Computer technology and access to the world-wide web have become fundamental to a child’s education. However, what about families who can’t afford a computer, such as children living in the foster care system across the United States of America?
Our Mission Statement:
To enhance the lives of foster and at risk youth through modern technology by building a sense of academic and life achievement through awareness, advocacy, community-based support services and computer technology. Working Dreams commits to prepare foster and at risk youth for a productive adulthood through technology and life skills education.
Child Welfare and Digital Divide
Child Welfare and the Digital Divide To give youth growing up today the best chances to succeed, they must develop technological literacy. The establishment of a solid skill foundation in the tools of the Information Age, including basic fluency using computers for writing, calculating, communicating, and locating and recalling data, typically requires both formal and informal learning experiences coupled with opportunities for direct contact with computers and digital appliances. Access to functional computers with appropriate software is critical, as is the utilization of available opportunities to practice new skills and build confidence.
The “Digital Divide” demographic factors is associated with less computer access and use, many of which are over represented among children and families involved with Child Welfare (e.g., low income, low parent educational achievement, Hispanic or African American ethnicity). Foster children’s opportunities for computer access, formal skill building and individualized practice may be further complicated by residential instability, educational discontinuity and/or special educational curricula, challenging behavior in the community and unemployment.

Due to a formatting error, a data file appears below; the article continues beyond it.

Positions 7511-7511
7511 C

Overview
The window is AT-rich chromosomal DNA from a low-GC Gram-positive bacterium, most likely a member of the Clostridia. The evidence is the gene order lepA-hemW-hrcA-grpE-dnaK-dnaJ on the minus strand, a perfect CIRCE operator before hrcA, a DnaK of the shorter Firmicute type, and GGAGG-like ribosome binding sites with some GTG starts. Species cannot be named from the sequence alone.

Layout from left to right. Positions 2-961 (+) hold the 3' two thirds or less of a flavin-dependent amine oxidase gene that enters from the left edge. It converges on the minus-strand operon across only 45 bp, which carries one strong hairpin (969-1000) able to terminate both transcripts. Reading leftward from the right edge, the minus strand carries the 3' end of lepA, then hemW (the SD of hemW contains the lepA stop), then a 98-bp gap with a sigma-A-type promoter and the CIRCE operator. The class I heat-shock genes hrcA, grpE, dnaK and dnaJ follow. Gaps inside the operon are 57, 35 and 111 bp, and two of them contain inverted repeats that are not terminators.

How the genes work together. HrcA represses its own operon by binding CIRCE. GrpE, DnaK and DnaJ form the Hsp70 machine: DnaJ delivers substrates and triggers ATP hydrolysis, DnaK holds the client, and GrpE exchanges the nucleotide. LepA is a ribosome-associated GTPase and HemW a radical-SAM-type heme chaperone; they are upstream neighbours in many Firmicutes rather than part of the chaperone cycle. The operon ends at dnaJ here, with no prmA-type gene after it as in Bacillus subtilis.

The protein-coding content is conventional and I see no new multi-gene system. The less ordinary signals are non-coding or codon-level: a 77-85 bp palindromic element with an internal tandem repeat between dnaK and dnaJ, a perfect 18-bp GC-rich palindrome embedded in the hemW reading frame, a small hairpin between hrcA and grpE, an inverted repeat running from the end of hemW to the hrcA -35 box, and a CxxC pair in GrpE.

Through the Working Dreams Initiative Program, computers will be donated to a variety of non-profit agencies throughout the United States, including middle and high schools, community-based center’s, after care programs, emancipation programs, churches and agencies that offer educational, social and community support services. Working Dreams Initiative Program seeks to ensure that foster and at risk youth in California and throughout the United States have access to Internet and obtain the skills to use the Internet effectively. In addition to accessing and being exposed to computer technology and to have their own computers. The computers have been reconfigured and are capable of accessing the Internet and running basic educational software. The Working Dreams Initiative will form public/private partnerships to help level the playing field for children and adults who do not have access to technology and computer.
Working Dreams will also identify those agencies to teach computer basics such as the Windows operating system. In addition, teach internet safety and computer security and privacy. The high school age student’s core program teaching will include productivity programs such as Microsoft Word, Excel and PowerPoint. The main goal of the curriculum is to teach foster children a productive digital lifestyle that they may have not been exposed to. One of the culminating activities is the viewing of the Microsoft PowerPoint presentations developed by the participants demonstrating what they learned over the weekend.
Target Population: Foster and At Risk Youth ages 9 -18 years old.
Children primarily come into foster care after being neglected, with some suffering physical or sexual abuse.
Working Dreams Initiative Program Goals:
“Working Dreams” is a 501(c)3 tax exempt organization founded in 2011 - www.workingdreams.org